- Published Date
- Yvonne Amukwaya
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A new fishing company, Fidcoh, that came into existence after the granting of more fishing rights by the Ministry of Fisheries and Marine Resources, was recently launched at a ceremony in Windhoek.
Fidcoh received the blessing of the Deputy Minister, Hon. Kilus Nguava.
Fidcoh is a joint venture constituted of five BEE Close Corporations. It is the newest entrant in the local fishing industry. Fidcoh was awarded a fishing right for demersal hake, for seven years.
Speaking at the launch ceremony on behalf of his minister, Deputy Minister Nguava said there have been concerns amongst the established fishing companies when the minister first announced its latest policy with regard to the allocation of quotas to a wider base. “Whilst we take cognisance of these concerns, I am proud to say that it is set to reap benefits for the industry” adding that there is a need for further development of this sector through innovation and the introduction of wholly-owned Namibian processing facilities and vessels.
Nicolaas Links, chairman of the Board of Directors of Fidcoh said it is a true Namibian company, representing all corners of the country in its ownership structure.
“It is compromised of various companies from the South to the North. [They] are Future Energy CC, Ichingo lyowbami Enterprises CC, Deepsea Consolidated Investments CC, Community Catering and Cleaning Services CC and Hatango Fishing CC.”
He said that Fidcoh is also in a short term joint venture agreement with Cato Fishing which will be responsible for catching, processing and marketing their quota of 2035 metric tonnes amongst other responsibilities.
Nguava said that Fidcoh is on the right track in its approach to establish joint venture operations with experienced players and to invest in its operations in order to ensure the sustainability of its future operations and in doing so, adding value to the fishing sector.
Links said they have chosen to go into partnership with a strong established player to manage and exploit their quota while they start the process of investing in infrastructure from the profits.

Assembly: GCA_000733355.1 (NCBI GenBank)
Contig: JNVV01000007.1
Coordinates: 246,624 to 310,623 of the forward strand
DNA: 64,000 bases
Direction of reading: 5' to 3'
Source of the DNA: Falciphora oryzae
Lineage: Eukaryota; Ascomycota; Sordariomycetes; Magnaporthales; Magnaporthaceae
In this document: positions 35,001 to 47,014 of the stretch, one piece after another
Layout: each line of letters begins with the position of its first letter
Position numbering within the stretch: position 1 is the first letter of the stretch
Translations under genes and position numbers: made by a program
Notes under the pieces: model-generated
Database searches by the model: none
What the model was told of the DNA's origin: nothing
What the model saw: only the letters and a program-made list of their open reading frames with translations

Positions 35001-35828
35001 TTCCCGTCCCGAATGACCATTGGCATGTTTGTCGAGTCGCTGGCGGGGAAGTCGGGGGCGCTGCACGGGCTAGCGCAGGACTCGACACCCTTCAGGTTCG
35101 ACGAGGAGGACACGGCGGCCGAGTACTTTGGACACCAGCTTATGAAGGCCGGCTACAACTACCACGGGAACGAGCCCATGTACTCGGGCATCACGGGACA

At the start of the year, Cato caught a freezer quota of 610 metric tonnes on behalf of Fidcah, while 95% of their wet fish quota has been caught already.
As part of the ministry’s requirement to provide employment, Links said that during the fulfilling of their frozen quota, they have employed 65 people as well as 27 Namibians of their 30 sea-going personnel and have indirectly contributed to the maintaining of nine hundred additional jobs during the processing phase of their wet fish quota.
Links said that although there are opportunities in the fishing industry, they are also faced with a unique set of circumstances which they have learned to manage in a relatively short period of time.
Ticking of some of the many obstacles they faced, he mentioned “The slow catch rates during April this year, the inability of processing plants to handle the quota made available and most importantly, acceptance of our existence by those who had a long history in the industry”
“But we have realised that there are distinct opportunities for us in this sector, as well as room for expansion. It is against this background that we will be taking up a stake of 12.5% in an operational vessel during the forthcoming season and a 20% stake in a processing factory by the 2015/2016 season.”
A confident Links said that it is only through such endeavors that they can effectively tap into value addition, build capacity and contribute to the GDP.
In his absence, Links assured the minister that Fidcoh entered the fishing industry to make a meaningful contribution and to support the economy at large.
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